DENVER — Gov. Jared Polis paid nothing in federal income taxes in 2013, 2014 and 2015.
An investigation by ProPublica is providing a closer look at the governor’s taxes after the news organization came into the possession of a trove of tax documents from some of the nation’s wealthiest leaders.
During his run for Congress in 2008, Polis did disclose several years’ worth of his own tax filings to the public. He has also advocated for more political candidates to release their tax returns.
As a congressman, Polis was one of the main proponents calling for then-President Donald Trump to release his taxes, introducing a resolution on the House floor in March 2017 to try to force Trump's hand and speaking at a rally in Denver one month later.
However, when he ran for governor in 2018, Polis did not release his more recent tax returns, saying he would release the records when his opponent, Walker Stapleton, released his.
“I had an opponent that didn’t release his taxes. I think all candidates should be held to the same standard, and I support requiring candidates to make additional releases,” Polis told Colorado Public Radio in an interview Thursday. “What I think doesn’t work is if one candidate is doing it and another candidate isn’t.”
Propublica’s release is part of a months-long investigation and series called The Secret IRS Files where the organization digs into the filings of both Republicans and Democrats.
“Income taxes are among the most secretive and personal information that we have on our finances,” Propublica data reporter Ellis Simani said.
Propublica would not disclose how they came into possession of the tax documents but said they have been vetted.
The investigation found that Polis, who made his fortune in the dot-com era and is now worth hundreds of millions, paid nothing in federal income taxes from 2013-2015. He had a positive income of roughly $1 million in two of those years and a negative income one year.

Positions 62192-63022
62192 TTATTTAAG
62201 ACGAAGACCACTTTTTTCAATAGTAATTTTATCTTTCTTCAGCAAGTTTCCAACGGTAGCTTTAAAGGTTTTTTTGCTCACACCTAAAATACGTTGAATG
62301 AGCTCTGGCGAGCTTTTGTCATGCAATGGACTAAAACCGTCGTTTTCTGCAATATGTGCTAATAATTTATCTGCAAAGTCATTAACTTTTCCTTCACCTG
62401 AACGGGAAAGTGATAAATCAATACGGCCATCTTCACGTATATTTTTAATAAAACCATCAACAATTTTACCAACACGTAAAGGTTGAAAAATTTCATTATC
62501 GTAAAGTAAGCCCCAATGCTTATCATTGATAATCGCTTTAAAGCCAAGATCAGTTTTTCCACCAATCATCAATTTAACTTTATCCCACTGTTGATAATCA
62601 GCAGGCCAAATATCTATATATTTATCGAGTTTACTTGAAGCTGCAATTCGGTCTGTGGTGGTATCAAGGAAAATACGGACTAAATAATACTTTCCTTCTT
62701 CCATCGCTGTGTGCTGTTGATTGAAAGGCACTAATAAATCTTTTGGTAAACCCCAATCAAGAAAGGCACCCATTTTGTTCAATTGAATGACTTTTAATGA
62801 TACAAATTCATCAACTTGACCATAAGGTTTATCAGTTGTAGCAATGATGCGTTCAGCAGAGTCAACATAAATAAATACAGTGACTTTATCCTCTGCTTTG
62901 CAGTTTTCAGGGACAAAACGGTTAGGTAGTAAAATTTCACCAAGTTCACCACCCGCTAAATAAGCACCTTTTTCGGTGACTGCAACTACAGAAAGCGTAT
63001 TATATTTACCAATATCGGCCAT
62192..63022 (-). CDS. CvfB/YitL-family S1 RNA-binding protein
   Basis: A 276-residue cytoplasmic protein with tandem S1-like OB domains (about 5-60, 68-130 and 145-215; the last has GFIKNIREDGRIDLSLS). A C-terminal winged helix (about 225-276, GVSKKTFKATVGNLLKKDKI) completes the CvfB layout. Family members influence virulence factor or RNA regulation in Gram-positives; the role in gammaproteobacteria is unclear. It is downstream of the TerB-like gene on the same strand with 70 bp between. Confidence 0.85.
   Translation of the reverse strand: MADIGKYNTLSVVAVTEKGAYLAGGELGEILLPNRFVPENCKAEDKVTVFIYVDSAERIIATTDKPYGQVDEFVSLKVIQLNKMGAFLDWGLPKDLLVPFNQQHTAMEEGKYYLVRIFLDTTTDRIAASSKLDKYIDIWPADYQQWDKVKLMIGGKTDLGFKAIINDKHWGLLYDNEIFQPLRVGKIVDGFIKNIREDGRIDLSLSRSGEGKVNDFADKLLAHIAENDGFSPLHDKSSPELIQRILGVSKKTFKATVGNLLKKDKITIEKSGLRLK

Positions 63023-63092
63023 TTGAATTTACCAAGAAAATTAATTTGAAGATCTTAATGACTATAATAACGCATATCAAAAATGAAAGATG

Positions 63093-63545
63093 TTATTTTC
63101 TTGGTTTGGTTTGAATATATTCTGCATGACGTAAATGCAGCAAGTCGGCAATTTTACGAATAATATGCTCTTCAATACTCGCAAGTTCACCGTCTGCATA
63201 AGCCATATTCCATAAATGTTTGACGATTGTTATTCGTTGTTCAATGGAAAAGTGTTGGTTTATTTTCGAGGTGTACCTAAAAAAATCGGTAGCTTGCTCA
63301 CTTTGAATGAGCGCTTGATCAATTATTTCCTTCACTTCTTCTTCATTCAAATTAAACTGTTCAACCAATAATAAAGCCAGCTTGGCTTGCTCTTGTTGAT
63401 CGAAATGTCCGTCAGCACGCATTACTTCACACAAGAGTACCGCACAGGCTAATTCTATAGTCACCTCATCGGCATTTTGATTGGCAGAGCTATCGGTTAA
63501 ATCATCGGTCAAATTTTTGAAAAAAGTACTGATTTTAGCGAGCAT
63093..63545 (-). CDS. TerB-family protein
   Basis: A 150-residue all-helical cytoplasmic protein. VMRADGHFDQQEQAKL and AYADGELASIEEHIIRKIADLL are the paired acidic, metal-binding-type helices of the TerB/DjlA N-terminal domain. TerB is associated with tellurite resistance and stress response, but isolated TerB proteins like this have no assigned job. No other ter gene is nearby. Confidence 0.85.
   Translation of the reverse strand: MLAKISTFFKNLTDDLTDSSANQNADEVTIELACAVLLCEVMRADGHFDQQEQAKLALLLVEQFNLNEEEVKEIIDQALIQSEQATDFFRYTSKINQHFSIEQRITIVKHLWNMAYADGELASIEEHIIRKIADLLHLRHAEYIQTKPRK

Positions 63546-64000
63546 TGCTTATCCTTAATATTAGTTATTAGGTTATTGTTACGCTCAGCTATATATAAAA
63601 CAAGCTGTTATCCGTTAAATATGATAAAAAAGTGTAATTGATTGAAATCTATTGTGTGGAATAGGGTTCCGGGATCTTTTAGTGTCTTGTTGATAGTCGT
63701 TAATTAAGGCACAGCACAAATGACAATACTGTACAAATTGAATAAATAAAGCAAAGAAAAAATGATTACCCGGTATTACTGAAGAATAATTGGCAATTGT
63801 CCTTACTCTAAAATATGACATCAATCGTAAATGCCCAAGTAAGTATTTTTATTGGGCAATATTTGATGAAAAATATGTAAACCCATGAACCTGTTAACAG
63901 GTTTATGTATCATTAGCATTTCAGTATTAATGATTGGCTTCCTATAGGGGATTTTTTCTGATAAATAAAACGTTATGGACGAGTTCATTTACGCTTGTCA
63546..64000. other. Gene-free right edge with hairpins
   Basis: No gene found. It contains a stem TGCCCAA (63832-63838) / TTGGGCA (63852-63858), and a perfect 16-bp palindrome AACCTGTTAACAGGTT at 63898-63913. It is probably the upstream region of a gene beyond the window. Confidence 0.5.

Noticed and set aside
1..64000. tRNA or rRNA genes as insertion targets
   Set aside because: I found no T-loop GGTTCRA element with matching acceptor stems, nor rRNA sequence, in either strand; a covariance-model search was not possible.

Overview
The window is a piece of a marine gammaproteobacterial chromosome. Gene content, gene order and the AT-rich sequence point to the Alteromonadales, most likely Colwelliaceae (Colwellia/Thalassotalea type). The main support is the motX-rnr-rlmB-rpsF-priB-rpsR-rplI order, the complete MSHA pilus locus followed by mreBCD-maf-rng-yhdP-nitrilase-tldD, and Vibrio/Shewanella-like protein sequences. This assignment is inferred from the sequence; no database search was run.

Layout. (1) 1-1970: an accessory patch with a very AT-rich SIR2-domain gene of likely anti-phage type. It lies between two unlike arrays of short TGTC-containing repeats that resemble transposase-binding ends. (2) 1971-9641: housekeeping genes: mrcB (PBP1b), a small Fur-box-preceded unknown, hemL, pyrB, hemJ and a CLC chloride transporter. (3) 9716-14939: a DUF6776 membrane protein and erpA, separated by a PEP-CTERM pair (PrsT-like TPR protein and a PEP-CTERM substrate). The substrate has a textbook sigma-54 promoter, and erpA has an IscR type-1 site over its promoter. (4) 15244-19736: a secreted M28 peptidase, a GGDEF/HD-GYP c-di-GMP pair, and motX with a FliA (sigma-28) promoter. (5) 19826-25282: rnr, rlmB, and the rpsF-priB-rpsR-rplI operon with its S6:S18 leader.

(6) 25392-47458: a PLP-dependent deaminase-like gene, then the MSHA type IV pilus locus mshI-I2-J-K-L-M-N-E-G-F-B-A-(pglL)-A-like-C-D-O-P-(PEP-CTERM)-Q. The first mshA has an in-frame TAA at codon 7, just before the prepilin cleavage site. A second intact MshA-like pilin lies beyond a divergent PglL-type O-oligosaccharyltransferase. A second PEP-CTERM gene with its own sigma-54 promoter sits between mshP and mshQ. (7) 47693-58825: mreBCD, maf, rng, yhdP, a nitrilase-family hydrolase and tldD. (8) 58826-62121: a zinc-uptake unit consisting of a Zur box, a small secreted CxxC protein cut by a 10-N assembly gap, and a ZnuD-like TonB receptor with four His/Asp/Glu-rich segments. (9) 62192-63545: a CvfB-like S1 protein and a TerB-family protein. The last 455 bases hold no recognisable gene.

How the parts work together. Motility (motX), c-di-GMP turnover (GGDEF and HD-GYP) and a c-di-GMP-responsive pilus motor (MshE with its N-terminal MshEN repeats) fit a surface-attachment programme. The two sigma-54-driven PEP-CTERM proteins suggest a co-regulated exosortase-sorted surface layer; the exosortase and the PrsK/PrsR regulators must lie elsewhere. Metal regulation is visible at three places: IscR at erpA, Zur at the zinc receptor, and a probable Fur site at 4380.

Between 2010 and 2018, the governor had an average income tax rate of 8.2%, which is less than most Coloradans while his average income was $1.5 million.
However, nothing the governor did was illegal. The team of data journalists found that the governor used two main tactics to minimize the amount he owed in taxes: charitable donations and investing in certain businesses.
On the philanthropic side, Polis was able to reduce his taxable income by donating to charities and deducting the contributions. The investigation found the governor was able to wipe out half of the income he would have owed taxes on with these donations.
“He has been somebody who has been highly involved in philanthropy over the years,” Simani said.
However, the investigation also found that one of the places the governor donated to, The Jared Polis Foundation, spent more than $2 million between 2001 and 2008 sending out mailers advocating for education that resembled campaign ads.
“What happens at time is the lines can be blurred between things that serve a political purpose but also are giving him the benefit of lowering his tax burden as well,” Simani said.
The Polis administration defended the mailers, saying they promote innovations in education and that the governor’s philanthropy has never been motivated by tax write-offs.
The second way the ProPublica team found that the governor was able to write off his taxes was by investing in businesses that grow in value but produce minimal income.
“That money could be growing your wealth as the value of those investments is increasing, but if you’re not selling stocks and you’re not realizing your income that is not subject to taxation,” Simani said.
Once that money is realized, however, like when the stocks or company are sold, the government can tax it.
Polis spoke about the ProPublica investigation during Colorado Matters on Colorado Public Radio saying he has paid all the taxes required by law but also agreeing with the premise that the current system favors the wealthy.
He also advocated for changes to the tax system, saying the income tax is not the best way to make the wealthy pay their fair share.
Instead, he advocated for a pollution tax, a wealth tax or a value added tax. He said he hopes the Democrats in Washington use the reconciliation package as an opportunity to change the tax system.
Colorado Republicans are already taking aim at the governor for the findings of this investigation.
“It’s shameful that he would use charity to promote himself and use every tax loophole in the book to avoid paying taxes, all while Colorado Democrats fight every day to raise taxes on Coloradans,” GOP chairwoman Kristi Burton Brown said in a statement.
The governor’s team denied Denver7’s request for an interview, but in a statement, spokesperson Elizabeth Kosar said, “Last year the Governor signed historic tax reform legislation that closed a number of unfair loopholes and tax giveaways that benefit the wealthy and well connected to increase support for working families and small businesses, including funding the Colorado child tax credit for the first time, increasing the earned income tax credit, and eliminating the business personal property tax for small businesses."